HASBRO, INC., Plaintiff, Appellant, v. CLUE COMPUTING, INC., Defendant, Appellee.
This case involves a dispute over the right to use the word “clue” in an Internet domain name.1 Since 1949, residents of the United States have enjoyed playing the Clue® board game, a popular detective game in which players try to deduce the details of a fictional murder. The name of this game was registered with the United States Patent and Trademark Office in 1950, and has been on the office's principal register ever since. Hasbro, Inc., a toy and game manufacturer, owns the rights to the Clue® trademark and has spent millions of dollars in support of the Clue® brand name.
In June of 1994, decades after registration of the Clue® trademark, Eric Robison and Dieter Muller formed in Colorado a partnership called “Clue Computing,” later incorporated as “Clue Computing, Inc.” Clue Computing engages in computer consulting and Internet access services. Within two weeks of Clue Computing's formation, the Internet Network Information Center, the agency that manages the assignment of Internet domain names, approved Clue Computing's registration of the domain name “clue.com.” Clue Computing now uses the domain name as the Internet address for its business web site.
In 1996, Hasbro notified Network Solutions, Inc., which administers the Internet Network Information Center, that Hasbro owned a trademark on the word “clue.” Network Solutions then informed Clue Computing that its use of the “clue.com” domain name would soon be terminated. Clue Computing responded by suing Network Solutions in Colorado state court, and won a preliminary injunction against the threatened termination. Hasbro then sued Clue Computing in federal district court in Massachusetts, charging Clue Computing with infringement and dilution of the Clue® trademark, under the applicable provisions of the federal Lanham Act, 15 U.S.C. § 1125 (1994 & Supp. I 1995), and the Massachusetts anti-dilution act, Mass. Gen. Laws ch. 110B, § 12 (1998).
In an initial decision, the district court found that it had personal jurisdiction over Clue Computing. Hasbro, Inc. v. Clue Computing, Inc., 994 F.Supp. 34, 44-46 (D.Mass.1997). After the parties agreed to allow the district court to act as the finder of fact with respect to the trademark dilution claims, the district court granted summary judgment in favor of Clue Computing on Hasbro's trademark infringement claim, and decided the merits in favor of Clue Computing on Hasbro's federal and state dilution claims. Hasbro, Inc. v. Clue Computing, Inc., 66 F.Supp.2d 117, 119 (D.Mass.1999).
In a nutshell, the district court granted summary judgment in favor of Clue Computing on Hasbro's trademark infringement claim on the ground that there was no significant evidence to establish the likelihood of confusion necessary for conventional trademark infringement, see International Ass'n of Machinists & Aerospace Workers, AFL-CIO v. Winship Green Nursing Ctr., 103 F.3d 196, 200-01 (1st Cir.1996); Astra Pharm. Prods., Inc. v. Beckman Instruments, Inc., 718 F.2d 1201, 1207-08 (1st Cir.1983). The court saw very little similarity between Hasbro's products and services and those of Clue Computing. It said that about all that Hasbro showed was that over a period of years a couple of Internet surfers looking for Hasbro's Clue® site had stumbled upon the Clue Computing site, whose content strongly indicated that the site had little to do with Hasbro's business. Certainly in a case involving such disparate products and services as this, the court's refusal to enter the “initial interest confusion” thicket is well taken given the unlikelihood of “legally significant” confusion.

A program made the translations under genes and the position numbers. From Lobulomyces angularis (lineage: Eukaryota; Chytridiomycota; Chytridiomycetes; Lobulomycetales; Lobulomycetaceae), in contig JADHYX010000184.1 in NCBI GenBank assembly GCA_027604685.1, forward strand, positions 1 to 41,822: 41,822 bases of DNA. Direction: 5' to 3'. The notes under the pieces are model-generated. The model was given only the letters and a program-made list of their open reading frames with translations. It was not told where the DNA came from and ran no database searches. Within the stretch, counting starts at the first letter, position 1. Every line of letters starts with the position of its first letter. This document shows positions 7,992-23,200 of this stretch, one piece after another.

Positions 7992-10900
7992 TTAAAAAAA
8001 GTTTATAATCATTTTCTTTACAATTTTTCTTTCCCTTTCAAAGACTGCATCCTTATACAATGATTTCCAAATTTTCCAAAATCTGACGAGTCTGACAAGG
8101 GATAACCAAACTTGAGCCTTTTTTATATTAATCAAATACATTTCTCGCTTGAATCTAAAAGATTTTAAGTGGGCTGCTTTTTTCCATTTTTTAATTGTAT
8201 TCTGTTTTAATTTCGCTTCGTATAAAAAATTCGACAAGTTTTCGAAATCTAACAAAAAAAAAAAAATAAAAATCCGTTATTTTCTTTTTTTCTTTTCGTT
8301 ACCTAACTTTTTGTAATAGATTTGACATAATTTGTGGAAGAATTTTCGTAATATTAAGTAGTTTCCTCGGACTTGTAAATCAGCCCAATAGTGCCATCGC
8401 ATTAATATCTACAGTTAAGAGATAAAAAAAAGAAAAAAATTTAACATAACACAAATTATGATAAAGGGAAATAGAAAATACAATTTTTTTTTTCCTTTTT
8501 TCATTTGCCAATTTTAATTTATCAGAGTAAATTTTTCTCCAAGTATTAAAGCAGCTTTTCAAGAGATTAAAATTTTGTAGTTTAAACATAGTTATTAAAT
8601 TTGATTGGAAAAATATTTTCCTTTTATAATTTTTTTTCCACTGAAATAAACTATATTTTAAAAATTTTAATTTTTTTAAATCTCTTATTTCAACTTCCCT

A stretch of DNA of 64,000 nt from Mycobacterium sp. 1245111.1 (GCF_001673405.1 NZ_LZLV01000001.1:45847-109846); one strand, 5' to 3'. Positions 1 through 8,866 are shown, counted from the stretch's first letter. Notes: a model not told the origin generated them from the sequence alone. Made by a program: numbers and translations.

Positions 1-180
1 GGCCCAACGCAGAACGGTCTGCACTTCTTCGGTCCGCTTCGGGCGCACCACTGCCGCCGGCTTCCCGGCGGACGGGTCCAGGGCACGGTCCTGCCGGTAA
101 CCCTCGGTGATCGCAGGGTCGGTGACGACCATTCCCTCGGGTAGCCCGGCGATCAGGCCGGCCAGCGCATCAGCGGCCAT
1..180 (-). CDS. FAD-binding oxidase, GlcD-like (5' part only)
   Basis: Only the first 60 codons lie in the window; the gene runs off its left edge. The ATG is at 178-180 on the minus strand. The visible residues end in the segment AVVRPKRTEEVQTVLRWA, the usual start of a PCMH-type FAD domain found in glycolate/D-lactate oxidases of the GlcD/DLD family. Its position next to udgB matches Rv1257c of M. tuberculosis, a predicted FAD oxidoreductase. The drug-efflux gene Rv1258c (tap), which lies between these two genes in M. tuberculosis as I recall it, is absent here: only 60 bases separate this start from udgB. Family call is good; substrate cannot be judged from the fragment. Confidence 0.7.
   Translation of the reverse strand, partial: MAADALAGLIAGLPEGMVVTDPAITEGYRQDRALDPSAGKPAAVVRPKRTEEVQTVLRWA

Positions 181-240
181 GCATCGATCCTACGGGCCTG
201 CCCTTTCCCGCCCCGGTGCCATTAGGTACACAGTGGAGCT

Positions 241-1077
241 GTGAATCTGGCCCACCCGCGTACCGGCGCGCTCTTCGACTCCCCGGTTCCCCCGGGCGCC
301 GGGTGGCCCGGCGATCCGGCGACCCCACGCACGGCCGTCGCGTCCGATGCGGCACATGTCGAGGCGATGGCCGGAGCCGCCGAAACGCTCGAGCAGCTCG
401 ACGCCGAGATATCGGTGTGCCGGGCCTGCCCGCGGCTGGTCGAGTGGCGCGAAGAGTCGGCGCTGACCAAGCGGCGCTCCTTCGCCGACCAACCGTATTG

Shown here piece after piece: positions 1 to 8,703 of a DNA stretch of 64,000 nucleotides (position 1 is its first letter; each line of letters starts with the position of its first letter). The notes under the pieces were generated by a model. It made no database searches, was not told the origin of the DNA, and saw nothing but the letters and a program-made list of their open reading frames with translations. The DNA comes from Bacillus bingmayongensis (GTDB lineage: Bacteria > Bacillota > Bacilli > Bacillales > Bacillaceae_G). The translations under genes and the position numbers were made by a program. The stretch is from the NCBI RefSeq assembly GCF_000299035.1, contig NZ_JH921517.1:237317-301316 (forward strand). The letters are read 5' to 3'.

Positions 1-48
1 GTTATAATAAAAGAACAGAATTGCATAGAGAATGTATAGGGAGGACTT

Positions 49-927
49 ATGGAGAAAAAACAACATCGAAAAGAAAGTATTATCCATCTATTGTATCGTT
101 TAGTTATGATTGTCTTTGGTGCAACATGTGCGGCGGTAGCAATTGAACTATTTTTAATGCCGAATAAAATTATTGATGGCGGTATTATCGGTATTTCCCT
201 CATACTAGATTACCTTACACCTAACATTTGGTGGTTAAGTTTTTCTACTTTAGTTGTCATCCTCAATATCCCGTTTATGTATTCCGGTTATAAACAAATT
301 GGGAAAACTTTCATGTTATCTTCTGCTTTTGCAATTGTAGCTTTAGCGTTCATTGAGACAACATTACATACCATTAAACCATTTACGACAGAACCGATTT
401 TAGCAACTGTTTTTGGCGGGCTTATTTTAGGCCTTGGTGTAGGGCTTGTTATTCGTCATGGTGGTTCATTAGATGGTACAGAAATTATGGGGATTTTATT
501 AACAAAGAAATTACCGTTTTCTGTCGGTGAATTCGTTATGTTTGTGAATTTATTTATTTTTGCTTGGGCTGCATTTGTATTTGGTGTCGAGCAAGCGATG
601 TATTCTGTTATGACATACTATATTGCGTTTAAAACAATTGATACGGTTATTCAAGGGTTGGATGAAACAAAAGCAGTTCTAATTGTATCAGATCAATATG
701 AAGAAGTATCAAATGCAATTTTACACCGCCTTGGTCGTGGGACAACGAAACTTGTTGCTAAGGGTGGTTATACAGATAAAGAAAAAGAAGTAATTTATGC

As for Hasbro's claim under the Federal Trademark Dilution Act, 15 U.S.C. § 1125(c), the court rejected Clue Computing's claim that granting an injunction under the statute would be “impermissibly retroactive” (Clue Computing having begun using the domain name before the new dilution statute took effect); but the court found on the merits that the Clue® mark was not famous, that Clue Computing's use of the domain name did not blur or tarnish Hasbro's mark, and that in any event the equities would not justify an injunction. See generally I.P. Lund Trading ApS v. Kohler Co., 163 F.3d 27 (1st Cir.1998). The dilution claim under state law was rejected for lack of proof of any likelihood of confusion, tarnishing, or blurring.
On this appeal, Hasbro attacks the district court's reasoning and findings both as to the infringement claim and as to the dilution claim under both the federal and state statutes. We think that the district court's thorough and careful analysis justified denial of relief. Although Hasbro has written an able brief, nothing in the discussion persuades us that the district court used incorrect legal standards, erred in determining that there were no material issues requiring trial on the infringement claim, or made clearly erroneous findings of fact on the dilution claim. Accordingly, we generally adopt the district court's analysis without needlessly repeating it.
There are two qualifications to this general endorsement. The retroactivity issue that was treated at some length by the district court is a question on which there is disagreement among various courts, and, as it does not affect the outcome, we prefer to take no position on the matter. Also, as it does not affect the result, it is unnecessary to decide here whether lack of equity would be an independent ground for denial of an injunction if Hasbro showed that its mark was famous and had been tarnished or blurred by Clue Computing.
1. For a brief description of the Internet and domain names, see Sporty's Farm L.L.C. v. Sportsman's Market, Inc., 202 F.3d 489, 492-93 (2d Cir.), cert. denied, 530 U.S. 1262, 120 S.Ct. 2719, 147 L.Ed.2d 984 (2000), or Hasbro, Inc. v. Clue Computing, Inc., 994 F.Supp. 34, 36-37 (D.Mass.1997).